In our previous “Let’s Talk Climate Change” blog, we addressed some of the major issues with plastic and briefly touched on some solutions to implement into your everyday life. This blog is a follow up, and our goal is to provide our community with sustainable solutions for home and lifestyle products. Let’s begin!
First up, the kitchen. The kitchen is one of the places that I personally find the most plastic waste. Many food products come wrapped in plastic, takeout containers pile up on the counters, and food is wasted on a daily basis. One of the easiest ways to make sustainable choices when it comes to the kitchen is to inspect packaging. When you’re at the store, always opt for glass or aluminum if it is available. When investing in new tupperware containers, look for glass not plastic. Use reusable cups and water bottles instead of plastic. Buy reusable beeswax wraps or silicone bags. These types of swaps go on and on.
One specific item that I like to look at in terms of making sustainable choices is coffee and tea. These are commonly consumed drinks but their brewing methods can actually be harmful for the environment. To start with coffee, many people use some sort of single serve machine, such as a Keurig or Nespresso. And while these are extremely convenient (speaking from personal experience), the pods come in single plastic or aluminum containers. And sure, recycling is a thing, but recycling simply can’t keep up with the amount of waste that comes from these plastic containers.
So what are some swaps? First, instead of buying a new machine, you can purchase reusable pods for your already existing Keurig or Nespresso and refill them with coffee of your choice. Or, you can switch to a different brewing method. French press and drip coffee makers have the least amount of waste. My mom and I actually switched to our very old drip coffee machine this summer as an intentional sustainable choice. I look for either locally roasted coffee or coffee from the store that comes in aluminum. And, the paper filters (you can also buy reusable ones) are a lot gentler on the planet than the plastic keurig pods that we used to use.
Tea finds itself with similar problems. While a tea bag might seem like a zero waste option, it’s actually not. It contains lots of microplastics that get leached into the water and then, back into the environment. The solutions for tea are similar to that of coffee. First, use up what you have before you invest in something new. And then, once you have used up your old supply, buy loose leaf tea to lessen the amount of plastics in the water!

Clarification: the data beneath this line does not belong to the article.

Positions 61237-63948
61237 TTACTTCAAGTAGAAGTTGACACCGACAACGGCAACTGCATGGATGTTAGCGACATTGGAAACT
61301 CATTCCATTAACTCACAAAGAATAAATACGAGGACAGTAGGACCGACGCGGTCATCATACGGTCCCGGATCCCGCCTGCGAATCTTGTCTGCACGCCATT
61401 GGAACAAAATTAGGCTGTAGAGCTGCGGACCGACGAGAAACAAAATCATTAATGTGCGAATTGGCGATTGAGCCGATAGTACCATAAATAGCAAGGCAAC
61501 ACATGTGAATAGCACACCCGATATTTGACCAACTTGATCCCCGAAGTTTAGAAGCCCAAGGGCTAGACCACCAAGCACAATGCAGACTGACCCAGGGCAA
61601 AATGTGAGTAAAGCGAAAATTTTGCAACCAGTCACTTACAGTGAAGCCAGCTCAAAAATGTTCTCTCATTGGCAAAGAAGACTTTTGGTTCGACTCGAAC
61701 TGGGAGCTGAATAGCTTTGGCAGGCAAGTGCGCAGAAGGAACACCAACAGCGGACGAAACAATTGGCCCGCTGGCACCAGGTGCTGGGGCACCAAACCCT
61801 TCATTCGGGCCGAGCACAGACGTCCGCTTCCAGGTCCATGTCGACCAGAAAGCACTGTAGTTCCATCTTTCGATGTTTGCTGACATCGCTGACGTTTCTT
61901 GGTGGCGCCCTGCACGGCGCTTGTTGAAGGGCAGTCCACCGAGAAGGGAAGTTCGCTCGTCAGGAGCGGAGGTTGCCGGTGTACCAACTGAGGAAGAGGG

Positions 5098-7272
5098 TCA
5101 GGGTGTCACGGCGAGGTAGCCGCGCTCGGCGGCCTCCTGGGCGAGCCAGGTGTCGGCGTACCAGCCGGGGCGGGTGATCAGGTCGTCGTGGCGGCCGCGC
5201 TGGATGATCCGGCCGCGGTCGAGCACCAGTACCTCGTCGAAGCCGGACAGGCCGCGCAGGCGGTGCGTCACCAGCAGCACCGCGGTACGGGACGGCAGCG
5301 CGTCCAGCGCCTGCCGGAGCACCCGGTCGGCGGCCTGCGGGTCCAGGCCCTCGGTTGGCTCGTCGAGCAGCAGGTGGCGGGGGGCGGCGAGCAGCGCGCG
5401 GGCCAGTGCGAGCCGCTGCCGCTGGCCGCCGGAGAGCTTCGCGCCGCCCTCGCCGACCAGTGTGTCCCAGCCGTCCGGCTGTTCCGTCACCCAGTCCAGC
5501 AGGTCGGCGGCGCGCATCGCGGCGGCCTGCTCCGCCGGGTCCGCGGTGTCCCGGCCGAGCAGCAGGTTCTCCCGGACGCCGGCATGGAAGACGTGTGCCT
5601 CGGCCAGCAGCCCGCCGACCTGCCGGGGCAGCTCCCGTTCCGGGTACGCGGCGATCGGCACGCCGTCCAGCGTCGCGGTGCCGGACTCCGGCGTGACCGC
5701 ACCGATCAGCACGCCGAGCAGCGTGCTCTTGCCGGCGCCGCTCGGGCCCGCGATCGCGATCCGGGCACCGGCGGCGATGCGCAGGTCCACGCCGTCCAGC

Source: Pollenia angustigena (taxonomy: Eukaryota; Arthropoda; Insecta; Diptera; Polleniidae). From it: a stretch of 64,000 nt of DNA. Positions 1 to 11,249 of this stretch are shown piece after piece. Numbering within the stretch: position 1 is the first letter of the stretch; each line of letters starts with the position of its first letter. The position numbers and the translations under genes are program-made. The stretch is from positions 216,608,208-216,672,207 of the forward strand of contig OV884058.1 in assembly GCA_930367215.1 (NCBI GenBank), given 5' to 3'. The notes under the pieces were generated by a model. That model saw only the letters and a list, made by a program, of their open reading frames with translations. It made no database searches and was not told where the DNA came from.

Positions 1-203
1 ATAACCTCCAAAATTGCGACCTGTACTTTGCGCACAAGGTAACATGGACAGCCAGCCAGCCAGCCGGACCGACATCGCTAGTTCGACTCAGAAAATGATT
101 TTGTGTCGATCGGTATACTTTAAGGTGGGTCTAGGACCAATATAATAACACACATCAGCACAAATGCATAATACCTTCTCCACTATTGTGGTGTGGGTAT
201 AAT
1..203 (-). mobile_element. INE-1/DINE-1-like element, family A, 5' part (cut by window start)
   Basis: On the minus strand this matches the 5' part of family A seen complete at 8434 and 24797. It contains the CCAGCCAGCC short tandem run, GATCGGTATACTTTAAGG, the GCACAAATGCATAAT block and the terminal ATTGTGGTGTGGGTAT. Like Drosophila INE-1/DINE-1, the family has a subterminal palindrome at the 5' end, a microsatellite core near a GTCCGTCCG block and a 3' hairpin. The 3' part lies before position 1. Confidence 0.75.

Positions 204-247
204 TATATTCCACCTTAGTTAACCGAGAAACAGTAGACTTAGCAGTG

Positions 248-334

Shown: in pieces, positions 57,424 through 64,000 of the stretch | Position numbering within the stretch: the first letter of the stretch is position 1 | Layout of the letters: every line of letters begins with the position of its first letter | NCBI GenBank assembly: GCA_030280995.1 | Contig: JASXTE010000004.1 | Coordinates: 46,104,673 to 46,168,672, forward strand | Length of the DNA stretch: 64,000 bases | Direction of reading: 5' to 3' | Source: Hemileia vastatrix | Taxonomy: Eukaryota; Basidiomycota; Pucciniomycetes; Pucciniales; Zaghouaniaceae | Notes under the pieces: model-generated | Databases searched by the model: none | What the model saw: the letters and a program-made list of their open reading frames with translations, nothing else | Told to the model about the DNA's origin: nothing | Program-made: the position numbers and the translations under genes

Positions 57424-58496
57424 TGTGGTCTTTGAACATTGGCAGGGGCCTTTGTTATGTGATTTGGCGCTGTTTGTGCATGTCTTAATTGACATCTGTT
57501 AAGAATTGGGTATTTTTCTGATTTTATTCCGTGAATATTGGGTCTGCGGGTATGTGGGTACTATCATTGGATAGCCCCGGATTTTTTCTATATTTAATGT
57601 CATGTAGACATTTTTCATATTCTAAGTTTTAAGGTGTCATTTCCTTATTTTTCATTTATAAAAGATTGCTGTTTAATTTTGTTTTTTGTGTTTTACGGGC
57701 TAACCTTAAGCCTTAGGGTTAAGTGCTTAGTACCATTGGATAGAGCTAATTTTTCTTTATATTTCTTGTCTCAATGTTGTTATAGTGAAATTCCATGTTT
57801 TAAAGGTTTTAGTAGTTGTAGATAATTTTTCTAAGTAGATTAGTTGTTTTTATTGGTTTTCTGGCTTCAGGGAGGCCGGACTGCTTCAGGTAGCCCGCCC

Second, the bathroom. This is another place where I find that plastic accumulates. Think of all of the plastic shampoo, conditioner, and body wash bottles that have ended up in the trash. Or, all of the plastic toothbrushes that have been used over a lifetime. It’s a lot. Solutions here are similar to the kitchen. First, use what you have!! I cannot emphasize this enough. Sure, going out and searching for sustainable options is great, but you actually end up creating more unnecessary waste by not using up what you already have.
Once you’ve used up your supplies, bars are going to be your best friend. Bar shampoo, conditioner, body wash, face wash… they all exist. And, they actually last so much longer than your typical plastic bottle of product, which saves money overtime. Some of these products are available at your conventional grocery store. Zero waste shops also exist, like Unpacked Living (located in Danvers, Beverly, and online). Look for these stores in your neighborhood or support these small businesses by shopping online. From Unpacked Living, I have purchased all of my bar soaps and zero waste products, even refilling some of my most commonly used products such as hand lotion.
Third, cleaning supplies. We all need a clean home, bathroom, kitchen, bedroom, etc. And like the other areas of the home, most of the supplies needed come in plastic or contain harmful chemicals. So therefore, the swaps here resemble the ones above. First, instead of using up tons of paper towels, use your old rags or t-shirts instead. This cuts down the amount of virgin waste that ends up in the system and also enables you to continue to re-use your well loved items. You can also look for plastic free options when it comes to dishwashing tools or toilet scrubbers. Again, you can check out Unpacked Living or consult their directory of refill/bulk stores in the state of Massachusetts.
Second, there are many low waste cleaning alternatives that don’t even require a trip to the store. There are many conventional items most likely already found in your house that you can use to clear. These include baking soda, distilled white vinegar, hydrogen peroxide, salt, and lemons. Many at home cleaning recipes can be found online. Try one out and let us know in the comments about your experience! You can also, again, check out zero waste or bulk stores in your area and refill everyday household cleaning products.
All this information and all these swaps can be overwhelming. It can feel like every area of life needs to be upended and re-done in order to live more sustainably. And yes, ultimately it remains important to look to be a better steward of God’s creation in all areas of life. But to start, pick one and look to make swaps there. By starting small, we can all learn to go gently on ourselves and the planet, ultimately with the end goal of a healthier earthly home for us all.